In "Higher Topos Theory", Lurie introduces three different notions of dimension for an $\infty$-topos $\mathcal{X}$, namely:

**Homotopy dimension**(henceforth h.dim.), which is $\leq n$ if $n$-connective objects admit global sections.**Local Homotopy dimension**$\leq n$ if there exist objects $\{ U_\alpha \}$ generating $\mathcal{X}$ under colimits such that $\mathcal{X}_{/U_\alpha}$ is of h.dim. $\leq n$.**Cohomological dimension**(coh.dim.) $\leq n$ if for $k>n$ and any abelian group object $A \in \operatorname{Disc}(\mathcal{X})$, we have $\operatorname{H}^k(\mathcal{X},A) = 0$.

Corollary 7.2.2.30 shows that if $n \geq 2$, and $\mathcal{X}$ is an $\infty$-topos that has finite h.dim. and coh. dim. $\leq n$, then it also has h.dim. $\leq n$. While the converse (h.dim $\leq n$ then also coh.dim. $\leq n$) always holds, the extra requirements are definitely necessary for the given proof; and there is even a counterexample given in 7.2.2.31 for an $\infty$-topos that is of coh.dim. 2, but has infinite h.dim.:

Let $\mathbb{Z}_p$ be the p-adic integers regarded as a profinite group. The example is constructed by forming an ordinary category $\mathcal{C}$ of the finite quotients $\{ \mathbb{Z}_p/{p^n \mathbb{Z}_p}\}_{n \geq 0}$, equipping it with a Grothendieck topology where any nonempty sieve ist covering, and forming the (evidently 1-localic) $\infty$-topos $\mathcal{X}=Shv(N\mathcal{C})$. While I don't completely understand the p-adic methods used in the proof that this is of infinite homotopy dimension, the gist is the following: An $\infty$-connective morphism $\alpha$ in $\mathcal{X}$ ist constructed and it is shown that $\alpha$ can't be an equivalence, so that $\mathcal{X}$ is not hypercomplete and, due to Corollary 7.2.1.12, can therefore not be of **locally** finite homotopy dimension. This is where my issue with the proof lies: Locally finite homotopy dimension does not imply finite homotopy dimension, neither the other way around:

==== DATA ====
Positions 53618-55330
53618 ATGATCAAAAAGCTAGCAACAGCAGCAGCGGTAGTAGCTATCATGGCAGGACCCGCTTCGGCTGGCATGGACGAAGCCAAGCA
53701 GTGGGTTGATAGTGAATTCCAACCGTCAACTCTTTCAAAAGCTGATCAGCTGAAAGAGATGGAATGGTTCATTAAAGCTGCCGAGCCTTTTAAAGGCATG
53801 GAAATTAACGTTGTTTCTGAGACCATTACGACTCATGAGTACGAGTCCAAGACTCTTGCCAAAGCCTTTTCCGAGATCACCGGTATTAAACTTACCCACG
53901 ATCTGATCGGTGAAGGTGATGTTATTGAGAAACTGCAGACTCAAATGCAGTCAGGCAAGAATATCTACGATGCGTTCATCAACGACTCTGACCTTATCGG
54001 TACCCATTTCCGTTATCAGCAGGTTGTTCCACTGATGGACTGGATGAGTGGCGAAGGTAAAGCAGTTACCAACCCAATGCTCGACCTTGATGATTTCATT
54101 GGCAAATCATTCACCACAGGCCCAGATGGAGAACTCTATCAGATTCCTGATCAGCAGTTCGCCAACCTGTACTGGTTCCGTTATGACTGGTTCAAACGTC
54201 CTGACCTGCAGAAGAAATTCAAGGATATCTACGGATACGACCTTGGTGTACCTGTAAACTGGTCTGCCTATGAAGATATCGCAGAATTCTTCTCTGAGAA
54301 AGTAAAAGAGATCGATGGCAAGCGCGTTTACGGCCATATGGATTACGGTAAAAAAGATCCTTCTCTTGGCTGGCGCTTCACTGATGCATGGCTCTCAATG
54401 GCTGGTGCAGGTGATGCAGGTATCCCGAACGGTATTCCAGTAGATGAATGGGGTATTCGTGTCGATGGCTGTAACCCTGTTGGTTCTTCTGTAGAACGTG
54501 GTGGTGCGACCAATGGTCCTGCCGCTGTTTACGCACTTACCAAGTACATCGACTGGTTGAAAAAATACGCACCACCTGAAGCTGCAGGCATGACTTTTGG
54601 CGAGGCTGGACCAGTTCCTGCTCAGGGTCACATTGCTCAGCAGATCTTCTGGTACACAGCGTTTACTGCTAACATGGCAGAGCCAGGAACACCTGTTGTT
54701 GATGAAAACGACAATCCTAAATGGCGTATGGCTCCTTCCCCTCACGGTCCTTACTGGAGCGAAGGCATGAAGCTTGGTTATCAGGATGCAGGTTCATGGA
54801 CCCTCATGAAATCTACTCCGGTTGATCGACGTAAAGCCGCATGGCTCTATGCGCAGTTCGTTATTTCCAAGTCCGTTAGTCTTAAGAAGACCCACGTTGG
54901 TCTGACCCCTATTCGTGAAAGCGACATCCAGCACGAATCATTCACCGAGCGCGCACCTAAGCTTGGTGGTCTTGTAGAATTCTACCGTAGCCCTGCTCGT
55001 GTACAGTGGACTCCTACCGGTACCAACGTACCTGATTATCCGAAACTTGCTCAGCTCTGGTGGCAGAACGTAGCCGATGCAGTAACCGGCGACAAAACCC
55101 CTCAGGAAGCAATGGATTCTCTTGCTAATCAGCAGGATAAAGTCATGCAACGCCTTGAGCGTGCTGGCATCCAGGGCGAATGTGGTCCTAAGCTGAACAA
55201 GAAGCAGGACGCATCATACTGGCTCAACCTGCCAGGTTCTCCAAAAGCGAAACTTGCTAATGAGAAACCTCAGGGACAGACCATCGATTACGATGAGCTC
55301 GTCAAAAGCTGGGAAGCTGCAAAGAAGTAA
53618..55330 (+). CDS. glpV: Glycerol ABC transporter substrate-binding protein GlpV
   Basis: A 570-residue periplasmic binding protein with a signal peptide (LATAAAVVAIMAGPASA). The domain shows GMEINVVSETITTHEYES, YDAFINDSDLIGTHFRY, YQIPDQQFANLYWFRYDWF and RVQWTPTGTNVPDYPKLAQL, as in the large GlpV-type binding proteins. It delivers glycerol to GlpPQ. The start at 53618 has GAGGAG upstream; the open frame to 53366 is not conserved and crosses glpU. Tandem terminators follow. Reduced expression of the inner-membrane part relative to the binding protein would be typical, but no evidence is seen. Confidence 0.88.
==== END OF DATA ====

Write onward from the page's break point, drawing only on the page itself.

- In Post #80 here, Marc Hoyois gives an example of a cohesive (therefore also finite h.dim.) $\infty$-topos that is not hypercomplete, and can't be locally of finite h.dim because of this. Further, I was told that sheaves over Spectra, e.g. of $\mathbb{Z}$, with the étale topology often also are counterexamples of this direction.
- I unfortunately do not know an example of an $\infty$-topos that is of finite local h.dim. but not of finite h.dim.; I would be happy if anyone could think of one.

It seems to me that this proof in HTT is not complete because of this, and therefore I wanted to ask whether I just didn't properly understand the argument, a part is missing or if the example maybe doesn't even work at all.